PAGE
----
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Wai56 Owners Welcome The Public Works Amendment Bill

Contributor:
Fuseworks Media
Fuseworks Media

WAI56, representing Wakatu Incorporation, Ngati Rarua Atiawa Iwi Trust and the owners of the WAI56 claim today acknowledge the Maori Party for their success in progressing the Public Works (Offer Back of and Compensation for Acquired Land) Amendment Bill to select committee.

Chair Paul Morgan said "this is very timely and a poignant moment in time. Significant Maori lands have been lost over many decades as a result of the Public Works Act and other legislation, and as a result our people have suffered serious economic, cultural and social hardship because of alienation from their land."

WAI56 owners descend from the families who held mana whenua over the Nelson, Motueka and Golden Bay areas in 1840 and continue to do so today. They are known as the people of the Heke. Tainui Taranaki ki te Tonga Ltd is the large natural group mandated to negotiate the settlement of Treaty claims in Te Tau Ihu on behalf of the people of the Heke who include Ngati Koata, Ngati Rarua, Ngati Tama and Te Atiawa. WAI56 is the fifth member of this collective seeking a Deed of Settlement with the Crown.

The WAI56 claim relates to the Crown's control and misadministration of our land, including the imposition of the perpetual lease regime and its ongoing discriminatory effects. As Mr Morgan explains "Our claim pertains to the behaviour of the Crown and its assault on our kaitiakitanga responsibilities unique to WAI56".

Mr Morgan said there are many cases where our land was taken for public works, without consent, without compensation being paid (or inadequate compensation) and in circumstances where the taking of land was not necessary.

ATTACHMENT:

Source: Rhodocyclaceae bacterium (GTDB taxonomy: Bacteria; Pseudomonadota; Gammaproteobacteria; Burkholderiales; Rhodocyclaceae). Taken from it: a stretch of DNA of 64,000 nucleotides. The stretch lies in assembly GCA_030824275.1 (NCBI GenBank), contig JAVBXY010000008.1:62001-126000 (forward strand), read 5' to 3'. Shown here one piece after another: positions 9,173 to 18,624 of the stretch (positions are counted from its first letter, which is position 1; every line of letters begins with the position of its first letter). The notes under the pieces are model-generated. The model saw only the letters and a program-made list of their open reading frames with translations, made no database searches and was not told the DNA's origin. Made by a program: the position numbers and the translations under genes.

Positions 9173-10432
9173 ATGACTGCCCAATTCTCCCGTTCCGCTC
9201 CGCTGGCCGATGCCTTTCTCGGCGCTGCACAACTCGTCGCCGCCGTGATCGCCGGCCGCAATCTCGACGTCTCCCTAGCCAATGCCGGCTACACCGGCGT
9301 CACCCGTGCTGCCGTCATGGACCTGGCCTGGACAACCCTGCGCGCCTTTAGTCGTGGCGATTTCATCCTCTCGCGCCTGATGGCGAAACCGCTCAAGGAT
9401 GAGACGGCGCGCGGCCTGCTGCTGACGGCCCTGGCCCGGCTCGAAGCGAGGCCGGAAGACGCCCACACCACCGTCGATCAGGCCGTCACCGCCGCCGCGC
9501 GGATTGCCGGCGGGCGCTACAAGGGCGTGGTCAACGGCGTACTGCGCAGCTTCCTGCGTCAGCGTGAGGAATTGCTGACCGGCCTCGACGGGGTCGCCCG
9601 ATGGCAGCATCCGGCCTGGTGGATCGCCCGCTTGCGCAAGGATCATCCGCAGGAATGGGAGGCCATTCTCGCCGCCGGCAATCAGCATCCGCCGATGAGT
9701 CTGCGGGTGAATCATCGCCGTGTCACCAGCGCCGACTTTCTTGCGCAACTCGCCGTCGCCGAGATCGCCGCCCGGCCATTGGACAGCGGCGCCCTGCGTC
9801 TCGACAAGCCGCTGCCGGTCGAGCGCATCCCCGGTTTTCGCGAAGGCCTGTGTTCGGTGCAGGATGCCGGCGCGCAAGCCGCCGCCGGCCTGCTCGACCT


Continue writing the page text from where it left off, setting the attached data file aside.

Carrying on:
Matangi Awhio - Nelson's Auckland Point School is one example. This land is the ancient pa site (from 1450 AD) of the tipuna Pohea who was the first individual resident of the Nelson City area who can be identified by name. It was the site to which Maori from outlying districts came to stay and to sell their produce to colonial settlers after European settlement in 1841. "Matangi Awhio has enormous mana as whenua tuturu, he waahi kainga o nga tipuna rangatira, he waahi tapu - our title to a portion of this area should never have been extinguished."

"Still today the Crown continues to circumvent the provisions of the Public Works Act to settle Waitangi Tribunal claims of one claimant where another may have prior rights as successors", Mr Morgan said.

To honour the memory of our tupuna who fought to protect their Native Reserve lands, we welcome this Public Works Amendment Bill. "It is one small step toward resolution of our grievances to make our whanau whanui complete", says Mr Morgan.

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